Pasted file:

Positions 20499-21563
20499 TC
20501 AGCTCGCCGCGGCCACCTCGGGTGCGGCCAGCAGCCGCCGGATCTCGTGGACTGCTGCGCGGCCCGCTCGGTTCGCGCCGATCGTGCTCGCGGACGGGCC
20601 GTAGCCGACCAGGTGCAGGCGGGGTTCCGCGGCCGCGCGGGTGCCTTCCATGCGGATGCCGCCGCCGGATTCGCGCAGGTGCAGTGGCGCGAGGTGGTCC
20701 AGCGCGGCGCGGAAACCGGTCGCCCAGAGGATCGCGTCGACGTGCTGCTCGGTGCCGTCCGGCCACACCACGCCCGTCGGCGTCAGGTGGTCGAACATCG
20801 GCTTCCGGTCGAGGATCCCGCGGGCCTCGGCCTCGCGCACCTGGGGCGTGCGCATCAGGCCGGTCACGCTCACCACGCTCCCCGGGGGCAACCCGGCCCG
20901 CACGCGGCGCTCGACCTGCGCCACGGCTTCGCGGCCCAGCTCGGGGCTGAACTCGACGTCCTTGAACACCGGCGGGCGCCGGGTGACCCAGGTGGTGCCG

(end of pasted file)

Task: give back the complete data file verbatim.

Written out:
Positions 20499-21563
20499 TC
20501 AGCTCGCCGCGGCCACCTCGGGTGCGGCCAGCAGCCGCCGGATCTCGTGGACTGCTGCGCGGCCCGCTCGGTTCGCGCCGATCGTGCTCGCGGACGGGCC
20601 GTAGCCGACCAGGTGCAGGCGGGGTTCCGCGGCCGCGCGGGTGCCTTCCATGCGGATGCCGCCGCCGGATTCGCGCAGGTGCAGTGGCGCGAGGTGGTCC
20701 AGCGCGGCGCGGAAACCGGTCGCCCAGAGGATCGCGTCGACGTGCTGCTCGGTGCCGTCCGGCCACACCACGCCCGTCGGCGTCAGGTGGTCGAACATCG
20801 GCTTCCGGTCGAGGATCCCGCGGGCCTCGGCCTCGCGCACCTGGGGCGTGCGCATCAGGCCGGTCACGCTCACCACGCTCCCCGGGGGCAACCCGGCCCG
20901 CACGCGGCGCTCGACCTGCGCCACGGCTTCGCGGCCCAGCTCGGGGCTGAACTCGACGTCCTTGAACACCGGCGGGCGCCGGGTGACCCAGGTGGTGCCG